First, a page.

S. E. Williams
We mutually pledge to each other…”, a profound commitment by Americans to Americans as expressed in the nation’s most sacred document, the Declaration of Independence; and yet, this Fourth of July, millions of working parents across the nation, including here in Riverside and San Bernardino Counties, are concerned about their families’ economic security, particularly as prices continue to rise and the nation’s incomes remain stagnate.
Many Black and Hispanic families face even greater challenges to financial stability and economic prosperity as they usually earn lower median incomes and experience higher rates of both poverty and unemployment.
A new report by the Center for American Progress focused on the need for these families, for all families, to have an opportunity to achieve economic security. There is no question Blacks and Hispanics now represent major blocks in the nation’s electorate which include Millennials, people of color and women—and, collectively they will have increasing impact on the future of the country.
The report was based on a survey conducted by Latino Decisions, a preeminent Latino political opinion research organization. The groundbreaking survey polled Black and Hispanic women who are registered to vote across four battleground states in the 2016 election and explored key policy priorities for Black and Hispanic women.
The poll looked beyond the well-established support for issues like immigration reform and civil rights to the nitty-gritty, day to day concerns these women face just doing life. They included work-related worries and hardships due to an absence of paid sick leave, a lack of reliable child care, and low pay. Nearly 90 percent of Black and Hispanic women voters surveyed said that the economic well-being of working families was the “top most important priority” or one of a “few important priorities” for the next president.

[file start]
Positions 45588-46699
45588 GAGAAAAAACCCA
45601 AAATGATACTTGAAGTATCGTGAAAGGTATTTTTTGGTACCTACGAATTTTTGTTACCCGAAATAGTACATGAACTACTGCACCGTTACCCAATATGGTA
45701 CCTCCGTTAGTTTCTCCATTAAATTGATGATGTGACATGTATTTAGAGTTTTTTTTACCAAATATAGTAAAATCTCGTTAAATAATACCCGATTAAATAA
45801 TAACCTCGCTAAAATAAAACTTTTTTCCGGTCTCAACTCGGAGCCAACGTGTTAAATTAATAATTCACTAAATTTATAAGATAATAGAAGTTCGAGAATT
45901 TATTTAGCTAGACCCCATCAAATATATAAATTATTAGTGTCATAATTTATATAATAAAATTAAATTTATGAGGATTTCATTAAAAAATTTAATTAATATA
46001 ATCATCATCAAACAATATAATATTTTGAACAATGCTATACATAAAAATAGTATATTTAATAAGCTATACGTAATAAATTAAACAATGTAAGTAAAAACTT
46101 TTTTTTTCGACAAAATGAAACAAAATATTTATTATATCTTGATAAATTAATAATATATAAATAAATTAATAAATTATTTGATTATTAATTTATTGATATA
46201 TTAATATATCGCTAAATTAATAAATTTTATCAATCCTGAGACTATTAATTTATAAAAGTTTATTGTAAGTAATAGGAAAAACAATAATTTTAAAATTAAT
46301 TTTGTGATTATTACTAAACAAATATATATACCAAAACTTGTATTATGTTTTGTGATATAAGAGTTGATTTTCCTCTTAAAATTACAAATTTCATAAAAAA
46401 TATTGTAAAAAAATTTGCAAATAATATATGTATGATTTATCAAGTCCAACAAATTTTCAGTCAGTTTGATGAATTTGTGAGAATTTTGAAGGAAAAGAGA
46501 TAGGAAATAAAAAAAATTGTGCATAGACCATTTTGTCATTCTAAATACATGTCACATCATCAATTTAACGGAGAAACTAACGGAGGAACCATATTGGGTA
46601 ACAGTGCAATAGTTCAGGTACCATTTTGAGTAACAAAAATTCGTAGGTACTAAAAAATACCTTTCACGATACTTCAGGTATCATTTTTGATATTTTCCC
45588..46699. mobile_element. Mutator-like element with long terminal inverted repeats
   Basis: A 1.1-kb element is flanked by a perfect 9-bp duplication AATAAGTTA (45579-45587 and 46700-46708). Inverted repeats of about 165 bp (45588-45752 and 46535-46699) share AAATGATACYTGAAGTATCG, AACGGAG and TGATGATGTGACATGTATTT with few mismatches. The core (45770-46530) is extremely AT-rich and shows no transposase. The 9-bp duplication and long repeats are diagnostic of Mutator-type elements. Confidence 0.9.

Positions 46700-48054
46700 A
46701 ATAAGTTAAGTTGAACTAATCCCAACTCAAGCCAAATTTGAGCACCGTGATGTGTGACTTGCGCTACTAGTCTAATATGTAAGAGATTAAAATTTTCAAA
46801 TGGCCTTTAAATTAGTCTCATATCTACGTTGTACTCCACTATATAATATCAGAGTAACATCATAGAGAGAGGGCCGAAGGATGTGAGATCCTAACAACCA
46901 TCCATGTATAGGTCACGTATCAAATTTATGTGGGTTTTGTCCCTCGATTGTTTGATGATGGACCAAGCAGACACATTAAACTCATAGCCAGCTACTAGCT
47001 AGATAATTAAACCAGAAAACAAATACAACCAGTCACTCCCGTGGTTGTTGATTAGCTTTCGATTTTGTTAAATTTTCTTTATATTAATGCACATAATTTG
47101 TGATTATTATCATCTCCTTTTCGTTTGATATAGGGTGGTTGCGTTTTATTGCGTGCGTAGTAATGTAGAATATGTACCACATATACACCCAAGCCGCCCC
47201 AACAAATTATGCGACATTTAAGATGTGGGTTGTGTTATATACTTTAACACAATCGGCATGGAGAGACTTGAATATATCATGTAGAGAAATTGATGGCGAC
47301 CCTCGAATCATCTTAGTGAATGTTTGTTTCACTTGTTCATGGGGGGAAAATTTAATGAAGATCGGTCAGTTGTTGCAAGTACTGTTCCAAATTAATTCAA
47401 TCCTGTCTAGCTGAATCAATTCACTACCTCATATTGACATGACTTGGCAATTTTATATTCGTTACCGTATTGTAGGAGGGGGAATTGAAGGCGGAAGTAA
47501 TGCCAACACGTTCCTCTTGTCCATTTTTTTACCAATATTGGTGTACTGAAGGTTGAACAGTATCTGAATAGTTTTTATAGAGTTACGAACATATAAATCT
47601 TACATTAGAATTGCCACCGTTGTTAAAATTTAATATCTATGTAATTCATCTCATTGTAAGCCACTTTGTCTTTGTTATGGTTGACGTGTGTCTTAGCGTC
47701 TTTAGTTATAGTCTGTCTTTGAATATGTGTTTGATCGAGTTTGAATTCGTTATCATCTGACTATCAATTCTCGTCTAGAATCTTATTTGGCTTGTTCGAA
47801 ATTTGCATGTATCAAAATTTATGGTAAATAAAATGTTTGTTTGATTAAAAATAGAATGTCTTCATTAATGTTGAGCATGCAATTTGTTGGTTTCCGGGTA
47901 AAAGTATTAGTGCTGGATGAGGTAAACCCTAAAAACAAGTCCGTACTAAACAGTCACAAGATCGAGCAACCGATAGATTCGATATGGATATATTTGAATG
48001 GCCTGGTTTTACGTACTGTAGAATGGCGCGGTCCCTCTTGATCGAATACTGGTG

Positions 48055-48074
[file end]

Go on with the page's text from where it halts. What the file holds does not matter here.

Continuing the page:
The Fourth of July seems an appropriate time to reflect on the changing face of America. As the electoral power of nonwhite voters continues to increase, these voters will almost certainly use their power to impact economic and social policies. According to the Center for American Progress (CAP) report, “In 2016, nearly one in three eligible voters on Election Day will be a person of color and among women voters–74 percent of newly eligible voters since 2000 will be women of color.
According to U.S. census data, Hispanics are the majority in San Bernardino County. In 2015, they represented 52.2 of the county’s population. While in Riverside county, Hispanics were 47.9 percent of the county’s population in 2015, up from 45.5 percent in 2010 and moving ever closer to a majority position. On the other hand, although African Americans represent a much smaller portion of the areas’ populations they have experienced incremental growth in Riverside County (from 8.9 percent in 2010 to 9.5 percent in 2015) and San Bernardino County (from 6.4 percent in 2010 to 7.1 percent in 2015).
Work-family policies poll well with the American public overall and show to be especially compelling for both Black and Hispanic women voters. It should come as no surprise that Blacks and Hispanics, like members of many other demographic groups, strongly support action on issues related to economic security like paid family and medical leave, affordable child care and equal pay.
Without paid family and medical leave workers face impossible choices between work and family. On average, Black and Hispanic workers are less likely to
have access to paid sick days than White workers. Without paid sick days, these workers are forced to choose between their paycheck and their health.